A tasty, if not always tasteful, tale of supernatural mayhem that fans of King and Crichton alike will enjoy.

Pub Date: June 16, 2020

ISBN: 978-1-9848-2678-7

Page Count: 304

Publisher: Del Rey/Ballantine

Review Posted Online: Feb. 9, 2020

Kirkus Reviews Issue: March 1, 2020

Next book

HOUSE OF LEAVES

The story's very ambiguity steadily feeds its mysteriousness and power, and Danielewski's mastery of postmodernist and...

An amazingly intricate and ambitious first novel - ten years in the making - that puts an engrossing new spin on the traditional haunted-house tale.

Texts within texts, preceded by intriguing introductory material and followed by 150 pages of appendices and related "documents" and photographs, tell the story of a mysterious old house in a Virginia suburb inhabited by esteemed photographer-filmmaker Will Navidson, his companion Karen Green (an ex-fashion model), and their young children Daisy and Chad.  The record of their experiences therein is preserved in Will's film The Davidson Record - which is the subject of an unpublished manuscript left behind by a (possibly insane) old man, Frank Zampano - which falls into the possession of Johnny Truant, a drifter who has survived an abusive childhood and the perverse possessiveness of his mad mother (who is institutionalized).  As Johnny reads Zampano's manuscript, he adds his own (autobiographical) annotations to the scholarly ones that already adorn and clutter the text (a trick perhaps influenced by David Foster Wallace's Infinite Jest) - and begins experiencing panic attacks and episodes of disorientation that echo with ominous precision the content of Davidson's film (their house's interior proves, "impossibly," to be larger than its exterior; previously unnoticed doors and corridors extend inward inexplicably, and swallow up or traumatize all who dare to "explore" their recesses).  Danielewski skillfully manipulates the reader's expectations and fears, employing ingeniously skewed typography, and throwing out hints that the house's apparent malevolence may be related to the history of the Jamestown colony, or to Davidson's Pulitzer Prize-winning photograph of a dying Vietnamese child stalked by a waiting vulture.  Or, as "some critics [have suggested,] the house's mutations reflect the psychology of anyone who enters it."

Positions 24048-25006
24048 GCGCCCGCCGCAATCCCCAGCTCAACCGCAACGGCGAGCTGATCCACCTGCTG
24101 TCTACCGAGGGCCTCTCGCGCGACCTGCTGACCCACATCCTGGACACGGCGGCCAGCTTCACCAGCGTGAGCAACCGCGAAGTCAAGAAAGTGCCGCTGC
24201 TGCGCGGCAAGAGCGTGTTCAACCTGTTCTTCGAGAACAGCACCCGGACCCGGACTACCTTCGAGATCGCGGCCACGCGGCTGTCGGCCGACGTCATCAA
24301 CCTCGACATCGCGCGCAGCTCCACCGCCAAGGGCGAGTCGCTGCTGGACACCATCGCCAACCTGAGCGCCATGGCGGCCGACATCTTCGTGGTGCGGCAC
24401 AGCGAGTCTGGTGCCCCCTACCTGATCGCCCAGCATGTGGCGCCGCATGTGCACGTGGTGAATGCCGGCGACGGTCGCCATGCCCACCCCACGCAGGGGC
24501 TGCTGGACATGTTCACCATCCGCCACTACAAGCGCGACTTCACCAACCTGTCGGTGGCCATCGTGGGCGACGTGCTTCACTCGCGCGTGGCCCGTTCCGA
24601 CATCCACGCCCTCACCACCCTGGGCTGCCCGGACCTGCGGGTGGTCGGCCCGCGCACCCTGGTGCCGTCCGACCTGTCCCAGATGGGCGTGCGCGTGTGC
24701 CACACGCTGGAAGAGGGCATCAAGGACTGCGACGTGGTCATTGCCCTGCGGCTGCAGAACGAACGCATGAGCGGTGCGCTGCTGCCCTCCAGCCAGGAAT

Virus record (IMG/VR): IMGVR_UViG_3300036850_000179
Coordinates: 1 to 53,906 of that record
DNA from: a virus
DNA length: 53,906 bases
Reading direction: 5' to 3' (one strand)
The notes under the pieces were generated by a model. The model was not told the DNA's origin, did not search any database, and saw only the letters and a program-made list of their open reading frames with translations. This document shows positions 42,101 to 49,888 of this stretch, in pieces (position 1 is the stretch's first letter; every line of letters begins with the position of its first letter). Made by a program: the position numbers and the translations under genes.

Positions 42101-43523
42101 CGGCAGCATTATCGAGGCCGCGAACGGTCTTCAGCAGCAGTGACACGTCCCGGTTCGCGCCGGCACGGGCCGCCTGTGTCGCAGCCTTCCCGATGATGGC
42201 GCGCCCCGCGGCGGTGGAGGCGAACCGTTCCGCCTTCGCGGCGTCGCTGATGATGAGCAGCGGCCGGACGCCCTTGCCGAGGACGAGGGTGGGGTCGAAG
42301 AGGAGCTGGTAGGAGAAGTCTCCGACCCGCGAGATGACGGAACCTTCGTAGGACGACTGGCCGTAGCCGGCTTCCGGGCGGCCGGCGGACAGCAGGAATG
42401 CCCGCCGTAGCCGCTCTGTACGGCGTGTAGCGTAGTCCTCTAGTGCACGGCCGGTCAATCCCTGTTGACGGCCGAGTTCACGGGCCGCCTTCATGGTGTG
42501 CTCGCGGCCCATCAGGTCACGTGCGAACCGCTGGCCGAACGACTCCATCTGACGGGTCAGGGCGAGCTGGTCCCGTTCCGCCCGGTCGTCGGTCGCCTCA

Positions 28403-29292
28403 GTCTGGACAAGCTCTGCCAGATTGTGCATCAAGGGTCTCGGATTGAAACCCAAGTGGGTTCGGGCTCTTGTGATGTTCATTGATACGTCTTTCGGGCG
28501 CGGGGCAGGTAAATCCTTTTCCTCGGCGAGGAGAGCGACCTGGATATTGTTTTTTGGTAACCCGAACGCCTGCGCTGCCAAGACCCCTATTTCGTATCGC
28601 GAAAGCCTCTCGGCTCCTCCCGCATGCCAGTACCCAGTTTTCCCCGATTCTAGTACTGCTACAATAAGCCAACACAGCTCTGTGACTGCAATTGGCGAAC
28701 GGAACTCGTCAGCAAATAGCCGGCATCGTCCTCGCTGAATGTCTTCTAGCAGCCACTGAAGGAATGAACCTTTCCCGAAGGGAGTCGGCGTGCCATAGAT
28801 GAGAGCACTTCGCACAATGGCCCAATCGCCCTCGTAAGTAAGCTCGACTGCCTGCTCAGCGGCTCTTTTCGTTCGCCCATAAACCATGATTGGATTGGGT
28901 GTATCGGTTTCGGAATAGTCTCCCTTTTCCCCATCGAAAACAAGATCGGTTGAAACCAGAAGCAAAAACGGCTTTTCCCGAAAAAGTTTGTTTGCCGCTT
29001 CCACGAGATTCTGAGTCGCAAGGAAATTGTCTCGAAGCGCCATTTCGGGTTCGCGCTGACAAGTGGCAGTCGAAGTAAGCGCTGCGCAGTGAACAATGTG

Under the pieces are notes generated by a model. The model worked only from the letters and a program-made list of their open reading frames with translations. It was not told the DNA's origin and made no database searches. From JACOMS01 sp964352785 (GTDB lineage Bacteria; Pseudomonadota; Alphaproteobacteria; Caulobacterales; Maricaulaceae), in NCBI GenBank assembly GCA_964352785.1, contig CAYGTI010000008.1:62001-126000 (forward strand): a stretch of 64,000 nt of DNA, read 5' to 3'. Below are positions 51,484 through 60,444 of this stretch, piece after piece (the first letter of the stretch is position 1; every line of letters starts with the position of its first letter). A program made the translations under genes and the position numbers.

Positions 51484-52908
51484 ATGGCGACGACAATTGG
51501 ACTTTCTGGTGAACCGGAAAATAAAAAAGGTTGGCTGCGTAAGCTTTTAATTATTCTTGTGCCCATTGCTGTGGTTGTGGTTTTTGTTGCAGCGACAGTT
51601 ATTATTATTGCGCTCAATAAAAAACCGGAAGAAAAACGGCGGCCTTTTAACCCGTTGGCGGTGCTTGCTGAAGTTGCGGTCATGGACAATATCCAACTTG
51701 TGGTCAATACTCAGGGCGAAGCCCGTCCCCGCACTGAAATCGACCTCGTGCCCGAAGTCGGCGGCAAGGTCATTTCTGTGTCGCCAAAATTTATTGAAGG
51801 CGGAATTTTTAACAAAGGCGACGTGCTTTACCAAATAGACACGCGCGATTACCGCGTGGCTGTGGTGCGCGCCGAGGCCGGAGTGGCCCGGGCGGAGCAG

The story's very ambiguity steadily feeds its mysteriousness and power, and Danielewski's mastery of postmodernist and cinema-derived rhetoric up the ante continuously, and stunningly.  One of the most impressive excursions into the supernatural in many a year.

Pub Date: March 6, 2000

ISBN: 0-375-70376-4

Page Count: 704

Publisher: Pantheon

Review Posted Online: May 19, 2010

Kirkus Reviews Issue: Feb. 1, 2000

Categories:
Close Quickview